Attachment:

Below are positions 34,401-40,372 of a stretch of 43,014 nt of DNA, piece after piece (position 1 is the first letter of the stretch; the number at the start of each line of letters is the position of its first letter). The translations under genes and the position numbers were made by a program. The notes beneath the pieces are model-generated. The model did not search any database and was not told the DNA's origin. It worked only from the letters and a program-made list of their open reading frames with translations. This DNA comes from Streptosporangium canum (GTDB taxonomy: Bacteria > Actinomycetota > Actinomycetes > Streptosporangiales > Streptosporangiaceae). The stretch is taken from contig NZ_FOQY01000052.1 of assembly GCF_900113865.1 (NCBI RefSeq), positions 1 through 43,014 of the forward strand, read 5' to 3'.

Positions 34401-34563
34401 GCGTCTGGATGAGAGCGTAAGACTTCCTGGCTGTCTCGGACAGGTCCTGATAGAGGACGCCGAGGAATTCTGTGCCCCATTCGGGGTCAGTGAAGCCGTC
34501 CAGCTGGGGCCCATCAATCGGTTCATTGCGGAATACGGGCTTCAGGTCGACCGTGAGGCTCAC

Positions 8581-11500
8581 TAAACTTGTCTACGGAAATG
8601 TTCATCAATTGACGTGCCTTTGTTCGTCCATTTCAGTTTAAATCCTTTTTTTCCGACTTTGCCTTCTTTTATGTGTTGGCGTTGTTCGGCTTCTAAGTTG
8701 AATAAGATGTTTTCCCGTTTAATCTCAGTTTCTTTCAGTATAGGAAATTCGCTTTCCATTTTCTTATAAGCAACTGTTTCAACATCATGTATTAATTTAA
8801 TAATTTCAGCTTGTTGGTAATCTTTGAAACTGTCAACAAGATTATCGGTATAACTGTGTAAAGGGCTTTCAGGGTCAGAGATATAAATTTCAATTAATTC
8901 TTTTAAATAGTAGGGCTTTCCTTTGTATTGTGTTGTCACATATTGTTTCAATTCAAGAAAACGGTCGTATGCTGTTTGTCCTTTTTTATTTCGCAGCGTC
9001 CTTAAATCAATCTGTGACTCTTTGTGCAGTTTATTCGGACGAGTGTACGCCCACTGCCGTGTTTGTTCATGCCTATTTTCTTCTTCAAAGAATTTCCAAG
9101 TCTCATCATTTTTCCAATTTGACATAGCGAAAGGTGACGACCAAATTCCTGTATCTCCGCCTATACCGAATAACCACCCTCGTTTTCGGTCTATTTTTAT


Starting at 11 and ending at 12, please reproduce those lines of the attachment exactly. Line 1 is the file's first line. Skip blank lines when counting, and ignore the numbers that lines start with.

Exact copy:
9001 CTTAAATCAATCTGTGACTCTTTGTGCAGTTTATTCGGACGAGTGTACGCCCACTGCCGTGTTTGTTCATGCCTATTTTCTTCTTCAAAGAATTTCCAAG
9101 TCTCATCATTTTTCCAATTTGACATAGCGAAAGGTGACGACCAAATTCCTGTATCTCCGCCTATACCGAATAACCACCCTCGTTTTCGGTCTATTTTTAT